For many guitarists, having the luxury of an entire fleet of guitars to accommodate every single different tone you need is a rare commodity.
Whether you’re only just starting to get gigs on stage with your buddies or merely filming some cover songs for Youtube, being able to switch between an authentic acoustic and your electric on the fly might something you can only dream about for now.
Besides, having both for songs that switch between clean and distorted sections would be an awful lot to set up, and it makes for more difficult travel if you’re lugging around even more guitars on the road.
Fortunately, there are effects pedals that help bring the sound of an acoustic guitar right to your electric without even a tenth of the frustration.
The thin, brittle sound you might be used to hearing any time you switch over to your clean channel can be bolstered tenfold to more closely resemble the full, rich tones of an acoustic with all of its wood produced resonant glory.
Best Acoustic Simulator Pedals Comparison Table:
|#2||Mooer Audio Acoustikar||2.7|
If you want to switch between your heavy distorted sound and that of a classic acoustic for songs along the lines of Fade to Black, this gear will let you get there with a mere tap of your toe.
To help you get started, here are the top 5 best acoustic simulator pedals available:
The Acoustikar is easily one of the acoustic simulator. It’s a small pedal that can fit snugly in your gig bag or guitar case compartment while also leaving plenty of room on a pedal board. The outer shell is made of metal, allowing it to better stand the test of time.
It has three modes that allow you to simulate either a standard acoustic, a lower end full body model, or the pickup in an acoustic electric hybrid.
The sound isn’t a perfect recreation of any of the three, but it will get you much closer than your regular clean channel ever could. This particular version is available on Amazon alongside a much needed AC adapter.
Amazon also gives you the option of receiving 2 free 6 inch patch cables alongside your Mooer Acoustikar purchase. This is a great way to get you started towards building up your pedal board, which is in turn going to open up your playing to a much wider array of available sounds and tones.
You should consider placing the Acoustikar first in the chain, and from there you can link it into the likes of a chorus, reverb, EQ, or even something further out there like a whammy or octave pedal.
Guitar patch cables also have the unfortunately tendency to develop shorts, so it’s always nice to have a couple of extras on hand in case something cuts out on you during a show or before recording.
Of course, it’s understandable if you’re taking the thrifty route while building up your guitar arsenal. After all, if you’re in need of an acoustic simulator pedal rather than seeking out a full acoustic guitar to play, it stands to reason that your budget might not have a lot of room for compromise.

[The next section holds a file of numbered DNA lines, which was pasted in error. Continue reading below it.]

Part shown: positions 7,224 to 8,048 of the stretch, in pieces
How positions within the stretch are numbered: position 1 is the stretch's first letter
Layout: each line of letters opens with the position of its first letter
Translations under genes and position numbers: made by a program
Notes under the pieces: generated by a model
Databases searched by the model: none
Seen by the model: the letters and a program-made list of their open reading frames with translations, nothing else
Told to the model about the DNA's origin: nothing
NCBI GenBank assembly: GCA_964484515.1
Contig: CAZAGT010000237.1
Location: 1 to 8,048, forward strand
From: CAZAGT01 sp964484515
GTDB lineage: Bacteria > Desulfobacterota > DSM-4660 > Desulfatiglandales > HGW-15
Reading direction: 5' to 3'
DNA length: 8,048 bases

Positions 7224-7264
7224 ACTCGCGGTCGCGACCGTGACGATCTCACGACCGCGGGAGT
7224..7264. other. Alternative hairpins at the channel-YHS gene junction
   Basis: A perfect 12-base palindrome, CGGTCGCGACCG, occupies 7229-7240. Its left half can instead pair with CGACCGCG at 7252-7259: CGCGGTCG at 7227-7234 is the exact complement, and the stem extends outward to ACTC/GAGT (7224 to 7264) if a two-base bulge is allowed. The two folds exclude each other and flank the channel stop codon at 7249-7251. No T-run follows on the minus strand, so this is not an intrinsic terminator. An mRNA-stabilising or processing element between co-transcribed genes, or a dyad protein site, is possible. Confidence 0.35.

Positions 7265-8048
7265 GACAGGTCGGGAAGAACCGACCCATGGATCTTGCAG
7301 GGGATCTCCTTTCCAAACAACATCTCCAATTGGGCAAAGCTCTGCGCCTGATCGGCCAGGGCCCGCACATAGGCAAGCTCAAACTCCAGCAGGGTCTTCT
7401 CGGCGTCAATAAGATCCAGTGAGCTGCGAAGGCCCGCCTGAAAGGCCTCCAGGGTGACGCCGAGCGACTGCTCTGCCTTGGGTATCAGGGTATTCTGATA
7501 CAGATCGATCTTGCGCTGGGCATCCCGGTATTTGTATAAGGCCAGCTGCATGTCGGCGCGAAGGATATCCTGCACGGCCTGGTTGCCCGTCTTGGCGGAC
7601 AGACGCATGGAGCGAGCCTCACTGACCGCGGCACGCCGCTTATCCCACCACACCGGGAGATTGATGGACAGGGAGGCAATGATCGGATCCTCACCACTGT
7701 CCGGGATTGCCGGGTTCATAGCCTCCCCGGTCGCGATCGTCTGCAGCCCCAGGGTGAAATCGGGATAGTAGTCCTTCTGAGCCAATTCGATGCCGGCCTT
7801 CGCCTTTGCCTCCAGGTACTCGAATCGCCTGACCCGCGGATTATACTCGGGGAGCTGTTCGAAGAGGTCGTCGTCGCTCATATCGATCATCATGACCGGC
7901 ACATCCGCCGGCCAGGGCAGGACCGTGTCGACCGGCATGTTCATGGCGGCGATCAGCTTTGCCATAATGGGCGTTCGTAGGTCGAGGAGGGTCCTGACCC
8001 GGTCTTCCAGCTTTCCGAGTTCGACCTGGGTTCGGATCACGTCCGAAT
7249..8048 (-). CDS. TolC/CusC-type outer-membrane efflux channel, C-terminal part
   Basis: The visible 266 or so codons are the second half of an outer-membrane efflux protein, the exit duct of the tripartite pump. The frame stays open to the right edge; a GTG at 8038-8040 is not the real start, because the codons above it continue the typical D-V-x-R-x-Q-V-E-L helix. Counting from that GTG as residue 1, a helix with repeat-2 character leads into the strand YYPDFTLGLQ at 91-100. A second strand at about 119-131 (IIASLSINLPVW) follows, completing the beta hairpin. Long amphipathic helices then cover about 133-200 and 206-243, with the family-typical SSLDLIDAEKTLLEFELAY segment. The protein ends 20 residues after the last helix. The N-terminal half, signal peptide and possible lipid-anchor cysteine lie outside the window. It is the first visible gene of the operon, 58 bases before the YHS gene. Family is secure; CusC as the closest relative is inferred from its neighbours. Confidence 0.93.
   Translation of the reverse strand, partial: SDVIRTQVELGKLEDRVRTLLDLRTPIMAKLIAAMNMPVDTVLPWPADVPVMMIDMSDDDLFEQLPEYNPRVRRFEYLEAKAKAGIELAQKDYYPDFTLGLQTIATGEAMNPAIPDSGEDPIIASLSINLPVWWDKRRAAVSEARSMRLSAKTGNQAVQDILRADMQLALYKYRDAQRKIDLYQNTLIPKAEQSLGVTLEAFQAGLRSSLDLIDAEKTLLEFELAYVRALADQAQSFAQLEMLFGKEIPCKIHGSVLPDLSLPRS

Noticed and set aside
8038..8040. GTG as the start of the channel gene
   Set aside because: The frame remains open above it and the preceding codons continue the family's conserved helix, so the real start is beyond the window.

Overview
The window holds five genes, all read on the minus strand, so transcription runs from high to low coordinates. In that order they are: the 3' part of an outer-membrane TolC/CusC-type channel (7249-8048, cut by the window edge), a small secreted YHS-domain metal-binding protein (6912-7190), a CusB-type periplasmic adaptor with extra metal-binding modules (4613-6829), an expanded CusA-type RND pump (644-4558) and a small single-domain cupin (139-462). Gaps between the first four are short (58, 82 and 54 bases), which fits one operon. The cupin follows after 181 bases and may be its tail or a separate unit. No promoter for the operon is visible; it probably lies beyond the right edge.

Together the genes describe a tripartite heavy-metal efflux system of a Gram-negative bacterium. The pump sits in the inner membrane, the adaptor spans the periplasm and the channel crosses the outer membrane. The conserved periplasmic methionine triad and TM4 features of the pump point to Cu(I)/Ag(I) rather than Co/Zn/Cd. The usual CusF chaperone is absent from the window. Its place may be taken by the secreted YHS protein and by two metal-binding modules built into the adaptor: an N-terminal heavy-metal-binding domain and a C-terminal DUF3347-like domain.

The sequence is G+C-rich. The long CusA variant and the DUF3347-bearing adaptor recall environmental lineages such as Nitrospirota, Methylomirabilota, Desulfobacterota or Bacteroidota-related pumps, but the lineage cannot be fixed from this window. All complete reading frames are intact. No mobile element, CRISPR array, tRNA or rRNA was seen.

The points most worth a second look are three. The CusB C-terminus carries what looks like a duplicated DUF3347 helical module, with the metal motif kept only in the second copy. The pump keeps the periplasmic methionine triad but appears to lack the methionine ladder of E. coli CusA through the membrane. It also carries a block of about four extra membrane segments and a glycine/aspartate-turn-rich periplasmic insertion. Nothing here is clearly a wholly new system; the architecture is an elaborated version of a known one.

As such, it’s perfectly acceptable to go for one of the listings that sells the Mooer Acoustikar without any extra bundled items. You might also already have the power supply or patch cables you need without having to pay extra for more.
True to its name, the Joyo JF-323 acoustic simulator allows for a seriously woody tone that will immediately perk up the ears.
The pedal has three additional EQ settings including highs, mids, and bass so that you can dial it in even further to better accentuate your particular playing style.
A lot of the preset varieties out there just never seem to get the job done, and the nicely varied settings here will allow you to avoid any of that disappointment.
Like the Akoustikar, the JF-323 is also quite small, nicely accommodating easy storage and travel.
The only real downside is that there isn’t an on board battery, and the purchase does not include the 9 volt DC adapter that you’ll need to make it work.
Boss’ AC-3 acoustic simulator pedal is another of the acoustic simulator pedals reviews. It has the same sturdy construction as all of Boss’ pedals however, and it also carries the same basic aesthetic. You could cobble together quite an impressive pedal board were to go with Boss all the way.
They are a long standing name in the guitar gear industry, and for good reason. You can access three different tone modes here, just like the Acoustikar. You can’t dial it to your liking in quite as versatile manner as the JF-323 however.
Even so, this is a true stomp box; the button is well protected underneath a padded metal covering, and there’s ample room to allow for passionate switching in the heat of a performance.
Whichever of these pedals you choose, it’s important that you take care of them! Invest in a nice chamois cloth to wipe them down, making sure to get any debris or sweat out of the knobs and inner workings.
(If you have a certain setting you love, make note of it first!) This will enable you to prolong the life of your pedal for a long time to come.
In the end, these offerings from Mooer, Joyo, and Boss represent some of the best acoustic simulator pedals. They will open up your guitar playing to the gorgeous classic tones of an acoustic for only a margin of the expense.
You’ll be able to replicate songs that were recorded in a studio on multiple instruments much more easily while simultaneously avoiding the thin, overly bright sounds that your standard clean channels tend to carry.
If you’re just starting out or merely want an easier time on stage, a good acoustic simulator is definitely something to consider investing in.